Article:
After eighteen months of negotiations, New York City philanthropist and art collector Shelby White has agreed to return ten classical antiquities from her private collection that Italy says were looted, the New York Times reports.
According to Italian culture minister Francesco Rutelli, nine of the ten ancient Greek and Etruscan objects have been delivered to the Italian consulate in New York City; the remaining piece, a rare fifth-century B.C. Greek vessel, will be returned to Italy in 2010. Although Italy has successfully brokered deals for the return of artifacts over the past few years from American museums such as the Metropolitan Museum of Art and the J. Paul Getty Museum, the arrangement with White was the first negotiated with a private collector in the United States.
White, who sits on the board of the Met, has always maintained that she and her late husband, Leon Levy, bought their artifacts in good faith and had no knowledge that they may have been excavated clandestinely. Italian investigators say they have traced some of the artifacts to an Italian dealer convicted in 2004 of trafficking in illegal antiquities. Italian officials have not said White was involved in any crime, however, nor have they threatened her with prosecution.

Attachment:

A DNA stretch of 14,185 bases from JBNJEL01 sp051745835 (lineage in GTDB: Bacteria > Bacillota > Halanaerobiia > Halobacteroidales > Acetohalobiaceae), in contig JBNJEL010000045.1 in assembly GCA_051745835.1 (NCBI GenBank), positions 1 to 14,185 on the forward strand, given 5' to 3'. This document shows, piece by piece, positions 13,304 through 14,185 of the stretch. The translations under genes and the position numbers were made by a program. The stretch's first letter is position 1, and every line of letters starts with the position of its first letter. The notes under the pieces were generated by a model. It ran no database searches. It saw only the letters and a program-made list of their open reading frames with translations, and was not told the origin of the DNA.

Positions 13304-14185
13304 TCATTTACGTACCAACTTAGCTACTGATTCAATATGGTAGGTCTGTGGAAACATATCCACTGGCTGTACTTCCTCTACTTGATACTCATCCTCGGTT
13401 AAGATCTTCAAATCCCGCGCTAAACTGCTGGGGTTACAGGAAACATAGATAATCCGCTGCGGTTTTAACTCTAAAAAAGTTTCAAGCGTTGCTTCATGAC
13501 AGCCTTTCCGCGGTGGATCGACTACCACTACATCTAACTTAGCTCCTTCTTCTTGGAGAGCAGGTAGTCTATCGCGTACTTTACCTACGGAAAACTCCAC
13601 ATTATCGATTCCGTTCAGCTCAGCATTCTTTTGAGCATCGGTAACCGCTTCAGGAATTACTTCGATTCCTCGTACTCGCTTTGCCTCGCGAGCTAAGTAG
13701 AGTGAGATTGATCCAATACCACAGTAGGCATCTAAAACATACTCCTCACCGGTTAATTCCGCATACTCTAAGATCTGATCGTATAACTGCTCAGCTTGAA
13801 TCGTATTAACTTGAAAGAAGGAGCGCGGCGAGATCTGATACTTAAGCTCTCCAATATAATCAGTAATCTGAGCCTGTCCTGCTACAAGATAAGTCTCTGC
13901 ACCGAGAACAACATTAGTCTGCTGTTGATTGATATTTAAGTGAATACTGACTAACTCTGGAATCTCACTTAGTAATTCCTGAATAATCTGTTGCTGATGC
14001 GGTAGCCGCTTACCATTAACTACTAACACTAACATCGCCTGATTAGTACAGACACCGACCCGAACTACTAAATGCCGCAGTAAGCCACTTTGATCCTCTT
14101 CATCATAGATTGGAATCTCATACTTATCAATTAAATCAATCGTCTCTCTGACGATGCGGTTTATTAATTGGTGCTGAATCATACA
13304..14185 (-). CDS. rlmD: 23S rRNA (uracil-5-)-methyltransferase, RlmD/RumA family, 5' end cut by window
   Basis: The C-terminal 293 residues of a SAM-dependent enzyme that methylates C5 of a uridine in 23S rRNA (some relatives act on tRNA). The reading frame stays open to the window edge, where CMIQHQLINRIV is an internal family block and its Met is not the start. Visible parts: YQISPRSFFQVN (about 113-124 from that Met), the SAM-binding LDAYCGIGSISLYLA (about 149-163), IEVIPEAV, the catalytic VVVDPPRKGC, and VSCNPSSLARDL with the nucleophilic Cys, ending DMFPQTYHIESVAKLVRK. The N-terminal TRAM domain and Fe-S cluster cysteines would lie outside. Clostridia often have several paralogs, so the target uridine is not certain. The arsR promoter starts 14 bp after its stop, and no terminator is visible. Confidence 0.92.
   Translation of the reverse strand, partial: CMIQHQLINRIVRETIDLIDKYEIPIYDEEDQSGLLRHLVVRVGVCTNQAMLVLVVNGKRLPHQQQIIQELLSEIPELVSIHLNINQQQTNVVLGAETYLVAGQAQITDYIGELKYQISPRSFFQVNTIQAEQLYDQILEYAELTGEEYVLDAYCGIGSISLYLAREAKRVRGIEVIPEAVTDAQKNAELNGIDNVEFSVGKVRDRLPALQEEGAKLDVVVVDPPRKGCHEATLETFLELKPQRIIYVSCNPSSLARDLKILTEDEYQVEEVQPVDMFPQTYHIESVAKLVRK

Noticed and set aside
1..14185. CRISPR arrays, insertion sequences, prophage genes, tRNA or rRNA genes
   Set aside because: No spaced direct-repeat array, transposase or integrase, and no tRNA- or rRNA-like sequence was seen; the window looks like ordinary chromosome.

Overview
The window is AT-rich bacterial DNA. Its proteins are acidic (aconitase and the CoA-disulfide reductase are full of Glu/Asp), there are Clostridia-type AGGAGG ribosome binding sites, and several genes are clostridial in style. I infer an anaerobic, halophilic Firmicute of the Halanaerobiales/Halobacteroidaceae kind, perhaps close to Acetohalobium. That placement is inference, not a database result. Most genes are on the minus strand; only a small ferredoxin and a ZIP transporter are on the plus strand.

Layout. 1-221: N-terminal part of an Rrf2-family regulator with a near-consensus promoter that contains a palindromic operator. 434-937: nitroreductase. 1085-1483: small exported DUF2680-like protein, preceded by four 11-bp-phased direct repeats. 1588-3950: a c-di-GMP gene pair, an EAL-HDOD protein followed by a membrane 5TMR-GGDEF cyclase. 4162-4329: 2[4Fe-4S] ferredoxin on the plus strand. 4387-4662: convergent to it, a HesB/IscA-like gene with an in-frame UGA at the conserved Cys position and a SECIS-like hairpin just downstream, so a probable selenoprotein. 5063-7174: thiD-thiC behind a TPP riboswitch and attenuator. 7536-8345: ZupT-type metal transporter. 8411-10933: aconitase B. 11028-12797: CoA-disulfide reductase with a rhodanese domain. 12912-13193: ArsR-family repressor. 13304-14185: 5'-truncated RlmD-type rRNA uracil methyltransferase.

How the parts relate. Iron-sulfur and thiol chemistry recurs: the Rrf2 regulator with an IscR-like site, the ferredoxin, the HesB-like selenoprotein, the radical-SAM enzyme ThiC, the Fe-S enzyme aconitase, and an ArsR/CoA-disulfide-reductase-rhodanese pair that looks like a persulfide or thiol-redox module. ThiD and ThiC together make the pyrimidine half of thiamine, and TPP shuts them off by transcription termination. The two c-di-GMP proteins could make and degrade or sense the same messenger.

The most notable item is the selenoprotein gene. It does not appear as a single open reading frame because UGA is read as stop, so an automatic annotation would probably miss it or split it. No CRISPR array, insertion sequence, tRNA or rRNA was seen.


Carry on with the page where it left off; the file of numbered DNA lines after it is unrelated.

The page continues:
While not accusatory, the negotiations with White were arduous and sometimes bitter, with White insisting that the Italians pledge never to pursue any other piece in her collection. Passionate about archaeology, she and her husband were long known not only as collectors but also as major sponsors of excavations. According to an official who wished to remain anonymous, White was pressured to return the pieces because "she was very visible. Other collectors tend to keep their antiquities at home."
While White may be safe from further investigation, other collectors may be less fortunate. When asked whether Italy would focus on additional private collectors, Rutelli replied, "The coming year will be full of surprises."